Agricultural/Research Policy – Racial Equity and Sustainable Agriculture

By September 7, 2017Policy

by Mark Schonbeck

The tragic events in Charlottesville on August 12 struck close to home for many of us.  We hold everyone affected by the violence and hatred in our prayers.

Racial equity and social justice are essential aspects of a truly sustainable agriculture and food system, and have become integral tenets of the sustainable agriculture movement. National Sustainable Agriculture Coalition (NSAC) and many of its member organizations are seeking more proactive and effective ways to address structural racism, including historically unequal access to vital resources from technical assistance, credit, and other services a producer needs to farm successfully, to healthful food itself.  NSAC’s Statement on Racial Equity can be viewed at

Since the early 1990s, VABF has collaborated with Virginia State University, the state’s 1890 (historically African American) Land Grant University, with whom we co-sponsor the annual Virginia Biological Farming Conference.  This has been, and can continue to be, an opportunity for our organization to reach out to people and communities of color and engage them as equal partners in our work.

Yet, more is needed.  The increase in hateful rhetoric and violence forces us to confront racism directly, and ask ourselves how we can help, through our work in agriculture and food systems, to heal the deep divisions in our society.  The following statements by two NSAC members provide resources that can help us find the way forward.

VABF Signs Letters to EPA and USDA Opposing Dicamba-Resistant Crop Technology

This August, VABF joined the Pesticide Action Network of North America (PANNA), the National Family Farm Coalition (NFFC), the Rural Coalition, and many other farmer and environmental organization, in urging EPA and USDA to revoke registration for a dangerous new technology: crops genetically engineered (GE) to resist dicamba herbicide.

Over the past 20 years, widespread heavy use of glyphosate (Roundup) in production of “Roundup-ready” GE corn, soybean, cotton, and canola has resulted in many weeds developing resistance to this herbicide.  In response, Monsanto developed a new line of “Xtend” cotton and soybean seeds, engineered to tolerate an older herbicide, dicamba, to facilitate control of the glyphosate-resistant weeds.

Two problems with this strategy are that weeds will simply evolve resistance to dicamba (this has already been documented in Palmer amaranth according to Wikipedia), and that dicamba is a volatile compound that readily drifts onto non-target crops.  Hot summer temperatures intensify the drift, causing severe damage in broadleaf crops, including vegetables, tree fruit, and grape vines, as well as non-Xtend soybeans and cotton.

Despite concerns raised by nongovernmental organizations (NGOs) representing farmers, farmworkers, and consumers, the USDA deregulated Monsanto’s Xtend soybean and cotton seeds in January, 2015.  This year with the use of Xtend cultivars becoming more widespread, drift from dicamba-sprayed Xtend crops has damaged crops in neighboring fields. According to estimates by University of Missouri, some 3.1 million acres of soybeans in 18 states have been seriously damaged or destroyed by dicamba drift.  Affected farmers find themselves faced with crop losses that insurance policies may not cover, possibly causing them to default on farm operating loans.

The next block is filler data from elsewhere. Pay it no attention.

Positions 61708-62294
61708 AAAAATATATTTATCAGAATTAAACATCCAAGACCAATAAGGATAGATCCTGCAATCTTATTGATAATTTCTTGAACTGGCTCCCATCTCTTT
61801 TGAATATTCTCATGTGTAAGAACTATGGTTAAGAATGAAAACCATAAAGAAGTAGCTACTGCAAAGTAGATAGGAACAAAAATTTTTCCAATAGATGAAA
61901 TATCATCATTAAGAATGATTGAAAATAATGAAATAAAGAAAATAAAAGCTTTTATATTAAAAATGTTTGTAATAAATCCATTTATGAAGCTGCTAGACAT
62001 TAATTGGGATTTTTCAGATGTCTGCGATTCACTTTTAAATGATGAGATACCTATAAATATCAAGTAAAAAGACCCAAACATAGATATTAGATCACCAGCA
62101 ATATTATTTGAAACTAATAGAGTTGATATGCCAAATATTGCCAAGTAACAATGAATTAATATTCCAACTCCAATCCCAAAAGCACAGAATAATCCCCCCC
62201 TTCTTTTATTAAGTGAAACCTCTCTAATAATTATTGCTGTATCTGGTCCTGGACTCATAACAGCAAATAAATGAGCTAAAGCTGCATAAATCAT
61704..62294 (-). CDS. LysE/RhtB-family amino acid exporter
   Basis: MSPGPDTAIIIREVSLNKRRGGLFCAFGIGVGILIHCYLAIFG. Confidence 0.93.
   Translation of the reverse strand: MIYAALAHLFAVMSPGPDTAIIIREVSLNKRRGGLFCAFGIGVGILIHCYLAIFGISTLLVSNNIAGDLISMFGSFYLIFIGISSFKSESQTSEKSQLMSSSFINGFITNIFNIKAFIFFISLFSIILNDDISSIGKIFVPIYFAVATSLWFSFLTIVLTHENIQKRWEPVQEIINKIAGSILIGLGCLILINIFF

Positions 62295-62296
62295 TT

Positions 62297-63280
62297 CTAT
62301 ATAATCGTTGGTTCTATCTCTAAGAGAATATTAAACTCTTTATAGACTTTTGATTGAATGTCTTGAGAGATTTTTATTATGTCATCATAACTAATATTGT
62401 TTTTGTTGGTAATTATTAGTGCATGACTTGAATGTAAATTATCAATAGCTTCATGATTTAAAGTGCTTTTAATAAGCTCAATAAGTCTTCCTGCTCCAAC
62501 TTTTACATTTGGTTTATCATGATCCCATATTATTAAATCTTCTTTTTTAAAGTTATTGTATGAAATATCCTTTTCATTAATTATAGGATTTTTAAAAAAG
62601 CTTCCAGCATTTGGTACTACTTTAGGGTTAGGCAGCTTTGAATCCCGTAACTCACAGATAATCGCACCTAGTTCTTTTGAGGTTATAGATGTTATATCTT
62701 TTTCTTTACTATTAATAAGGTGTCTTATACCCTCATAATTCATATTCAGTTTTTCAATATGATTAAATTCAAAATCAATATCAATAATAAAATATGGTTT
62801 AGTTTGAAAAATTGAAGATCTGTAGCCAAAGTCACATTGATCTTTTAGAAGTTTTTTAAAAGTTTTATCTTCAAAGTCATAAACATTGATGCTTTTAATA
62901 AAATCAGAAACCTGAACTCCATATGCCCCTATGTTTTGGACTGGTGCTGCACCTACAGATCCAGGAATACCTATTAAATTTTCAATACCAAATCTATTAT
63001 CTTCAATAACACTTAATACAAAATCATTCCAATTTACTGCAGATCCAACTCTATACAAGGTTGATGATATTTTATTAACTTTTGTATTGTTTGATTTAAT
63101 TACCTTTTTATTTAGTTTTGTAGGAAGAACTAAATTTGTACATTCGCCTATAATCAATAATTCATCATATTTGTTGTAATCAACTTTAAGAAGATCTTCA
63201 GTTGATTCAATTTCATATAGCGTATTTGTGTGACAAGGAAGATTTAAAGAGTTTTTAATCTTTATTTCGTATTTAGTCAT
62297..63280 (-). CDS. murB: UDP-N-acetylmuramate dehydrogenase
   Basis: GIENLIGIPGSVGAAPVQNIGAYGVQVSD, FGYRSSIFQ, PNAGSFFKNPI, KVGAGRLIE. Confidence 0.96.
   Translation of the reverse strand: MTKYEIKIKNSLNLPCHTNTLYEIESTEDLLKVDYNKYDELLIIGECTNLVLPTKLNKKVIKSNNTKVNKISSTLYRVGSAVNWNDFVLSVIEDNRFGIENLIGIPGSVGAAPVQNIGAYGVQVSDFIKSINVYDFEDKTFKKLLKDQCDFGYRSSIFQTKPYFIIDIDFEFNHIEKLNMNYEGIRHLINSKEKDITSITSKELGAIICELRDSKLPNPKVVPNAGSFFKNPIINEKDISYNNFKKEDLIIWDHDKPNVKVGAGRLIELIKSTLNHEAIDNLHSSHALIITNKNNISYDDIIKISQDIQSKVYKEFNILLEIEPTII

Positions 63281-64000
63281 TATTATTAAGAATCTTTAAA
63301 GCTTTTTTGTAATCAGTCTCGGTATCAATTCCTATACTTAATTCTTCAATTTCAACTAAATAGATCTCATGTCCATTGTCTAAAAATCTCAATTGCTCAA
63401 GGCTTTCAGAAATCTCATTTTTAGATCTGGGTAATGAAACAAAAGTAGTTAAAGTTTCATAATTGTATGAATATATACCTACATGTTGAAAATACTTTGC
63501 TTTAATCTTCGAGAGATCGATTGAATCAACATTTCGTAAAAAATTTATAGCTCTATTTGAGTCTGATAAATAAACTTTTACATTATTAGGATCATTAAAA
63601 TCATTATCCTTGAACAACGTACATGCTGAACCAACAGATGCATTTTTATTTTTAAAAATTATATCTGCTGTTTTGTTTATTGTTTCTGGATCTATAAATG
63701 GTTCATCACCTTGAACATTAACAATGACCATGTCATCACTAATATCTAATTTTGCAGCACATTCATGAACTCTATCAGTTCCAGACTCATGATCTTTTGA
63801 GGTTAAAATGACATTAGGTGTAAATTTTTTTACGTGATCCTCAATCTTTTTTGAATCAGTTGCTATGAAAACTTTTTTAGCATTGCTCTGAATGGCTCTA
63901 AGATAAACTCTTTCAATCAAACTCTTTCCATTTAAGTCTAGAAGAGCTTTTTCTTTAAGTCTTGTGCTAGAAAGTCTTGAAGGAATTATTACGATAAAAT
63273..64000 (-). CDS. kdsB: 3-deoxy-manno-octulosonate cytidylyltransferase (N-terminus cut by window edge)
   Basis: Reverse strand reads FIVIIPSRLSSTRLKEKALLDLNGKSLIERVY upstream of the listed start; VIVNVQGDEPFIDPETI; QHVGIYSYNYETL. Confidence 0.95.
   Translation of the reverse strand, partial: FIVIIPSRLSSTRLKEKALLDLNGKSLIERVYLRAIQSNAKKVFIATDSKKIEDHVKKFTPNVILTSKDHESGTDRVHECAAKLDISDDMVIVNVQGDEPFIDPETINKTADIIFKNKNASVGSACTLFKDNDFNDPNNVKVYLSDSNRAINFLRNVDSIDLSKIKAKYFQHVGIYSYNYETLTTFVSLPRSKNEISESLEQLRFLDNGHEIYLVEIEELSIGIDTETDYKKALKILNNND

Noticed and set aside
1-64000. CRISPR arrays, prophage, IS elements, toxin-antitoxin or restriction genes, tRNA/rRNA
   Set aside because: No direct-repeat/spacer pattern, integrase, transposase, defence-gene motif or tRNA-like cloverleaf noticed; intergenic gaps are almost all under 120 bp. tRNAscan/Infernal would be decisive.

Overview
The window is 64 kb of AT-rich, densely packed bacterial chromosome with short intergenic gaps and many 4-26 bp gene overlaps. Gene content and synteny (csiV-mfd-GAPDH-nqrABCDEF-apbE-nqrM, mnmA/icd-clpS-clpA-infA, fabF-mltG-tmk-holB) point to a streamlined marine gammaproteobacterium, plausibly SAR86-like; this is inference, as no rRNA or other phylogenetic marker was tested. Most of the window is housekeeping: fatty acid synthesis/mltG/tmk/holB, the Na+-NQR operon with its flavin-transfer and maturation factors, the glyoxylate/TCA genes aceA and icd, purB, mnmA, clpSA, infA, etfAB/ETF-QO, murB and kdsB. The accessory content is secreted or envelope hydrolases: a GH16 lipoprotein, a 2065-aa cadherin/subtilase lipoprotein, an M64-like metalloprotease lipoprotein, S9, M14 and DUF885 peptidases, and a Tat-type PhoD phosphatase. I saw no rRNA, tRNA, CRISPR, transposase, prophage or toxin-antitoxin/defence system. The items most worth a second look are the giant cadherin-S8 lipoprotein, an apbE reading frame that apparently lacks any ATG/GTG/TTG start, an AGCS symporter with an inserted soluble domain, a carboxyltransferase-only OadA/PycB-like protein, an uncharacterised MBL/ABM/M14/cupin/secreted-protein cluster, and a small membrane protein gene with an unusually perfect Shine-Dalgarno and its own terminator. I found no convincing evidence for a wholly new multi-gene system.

In response to this rapidly unfolding crisis, PANNA and NFFC invited other groups to sign a letter to the US Department of Agriculture asking that registration of Monsanto’s Xtend seeds be withdrawn, and another letter asking the Environmental Protection Agency (EPA) to revoke registration of Monsanto’s new formulation of dicamba, marketed with the seeds.  VABF joined the Rural Coalition and many other groups in signing onto these letters, which were delivered to the USDA and EPA at the end of August.

National Sustainable Agriculture Coalition Meets in Madison, WI.

Early in August, I represented VABF at the semi-annual meeting of the National Sustainable Agriculture Coalition (NSAC), held at the University of Wisconsin in Madison.  It was a most absorbing and stimulating meeting as we strategized the next Farm Bill cycle on Capitol Hill.  The current Farm Bill, which funds most of the USDA programs including research, conservation, rural development, and organic as well as the commodity, crop insurance, and nutrition assistance programs, expires at the end of September, 2018, which gives Congress a year to write a new Farm Bill to fund USDA programs another five years.

In addition to working hard on the 2018 Farm Bill and other policy issues, we took some time to tour local farms, and gathered at the U. Wisconsin research farm for a delicious locavore dinner.  The sweet corn was outstanding – and I had the honor of meeting one of the nation’s most innovative corn breeders, Dr. Walter Goldstein of Mandaamin Institute in Wisconsin.  His new lines of grain corn fix 10 to 50 percent of their own N, and efficiently obtain the rest of their N from slow-release organic sources, giving high yields of nutritionally superior grain without soluble fertilizers. Organic poultry growers are especially excited, as the high methionine content of these new varieties, developed through classical, non-GMO breeding methods, will help them wean their operations off a synthetic methionine supplement that the USDA National Organic Standards Board seeks to phase-out of organic production.

NSAC and its 100+ member organizations bring the voices of sustainable and organic family farmers, and local and regional food system activists to Capitol Hill during the development of a Farm Bill, and to USDA throughout the five years of its implementation.  Watch for updates and grassroots action items in coming issues of the VABF e-newsletter as the Farm Bill process unfolds.